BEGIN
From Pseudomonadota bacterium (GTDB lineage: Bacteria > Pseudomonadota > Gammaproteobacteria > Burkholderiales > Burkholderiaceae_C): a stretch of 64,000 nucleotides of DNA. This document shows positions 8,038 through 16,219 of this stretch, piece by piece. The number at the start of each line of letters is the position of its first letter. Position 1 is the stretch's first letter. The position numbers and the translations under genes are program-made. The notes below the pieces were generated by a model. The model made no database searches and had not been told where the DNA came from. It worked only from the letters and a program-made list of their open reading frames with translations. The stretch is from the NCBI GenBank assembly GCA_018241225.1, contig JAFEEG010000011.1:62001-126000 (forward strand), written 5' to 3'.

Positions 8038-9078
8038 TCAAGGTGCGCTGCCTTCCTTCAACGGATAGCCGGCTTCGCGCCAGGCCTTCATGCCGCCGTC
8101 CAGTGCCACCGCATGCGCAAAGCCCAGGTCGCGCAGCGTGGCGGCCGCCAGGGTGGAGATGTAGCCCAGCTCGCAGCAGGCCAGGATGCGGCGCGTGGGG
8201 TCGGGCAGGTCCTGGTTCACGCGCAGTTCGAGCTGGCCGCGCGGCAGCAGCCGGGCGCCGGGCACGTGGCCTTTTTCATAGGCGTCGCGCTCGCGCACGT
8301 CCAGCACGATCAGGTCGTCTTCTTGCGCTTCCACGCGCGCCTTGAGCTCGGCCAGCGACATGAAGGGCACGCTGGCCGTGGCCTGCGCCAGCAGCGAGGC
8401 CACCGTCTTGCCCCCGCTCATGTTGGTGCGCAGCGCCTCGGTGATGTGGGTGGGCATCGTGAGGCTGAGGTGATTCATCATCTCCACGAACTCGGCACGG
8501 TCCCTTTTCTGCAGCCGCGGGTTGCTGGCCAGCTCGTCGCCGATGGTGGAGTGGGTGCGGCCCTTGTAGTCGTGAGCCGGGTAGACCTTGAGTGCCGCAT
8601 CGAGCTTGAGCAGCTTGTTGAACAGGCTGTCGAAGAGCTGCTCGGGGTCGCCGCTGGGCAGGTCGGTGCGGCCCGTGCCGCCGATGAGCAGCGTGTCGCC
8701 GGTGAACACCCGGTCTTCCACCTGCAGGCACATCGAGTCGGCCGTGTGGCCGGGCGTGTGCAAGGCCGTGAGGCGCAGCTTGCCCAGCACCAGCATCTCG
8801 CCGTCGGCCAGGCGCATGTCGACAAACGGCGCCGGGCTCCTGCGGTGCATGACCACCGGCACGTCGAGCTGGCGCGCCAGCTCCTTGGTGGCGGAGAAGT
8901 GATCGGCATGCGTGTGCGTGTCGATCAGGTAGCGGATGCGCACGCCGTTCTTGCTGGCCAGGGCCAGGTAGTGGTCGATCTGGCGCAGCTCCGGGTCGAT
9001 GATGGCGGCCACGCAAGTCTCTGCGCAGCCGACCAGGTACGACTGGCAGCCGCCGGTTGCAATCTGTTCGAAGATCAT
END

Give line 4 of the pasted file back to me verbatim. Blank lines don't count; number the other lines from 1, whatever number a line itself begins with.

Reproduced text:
8101 CAGTGCCACCGCATGCGCAAAGCCCAGGTCGCGCAGCGTGGCGGCCGCCAGGGTGGAGATGTAGCCCAGCTCGCAGCAGGCCAGGATGCGGCGCGTGGGG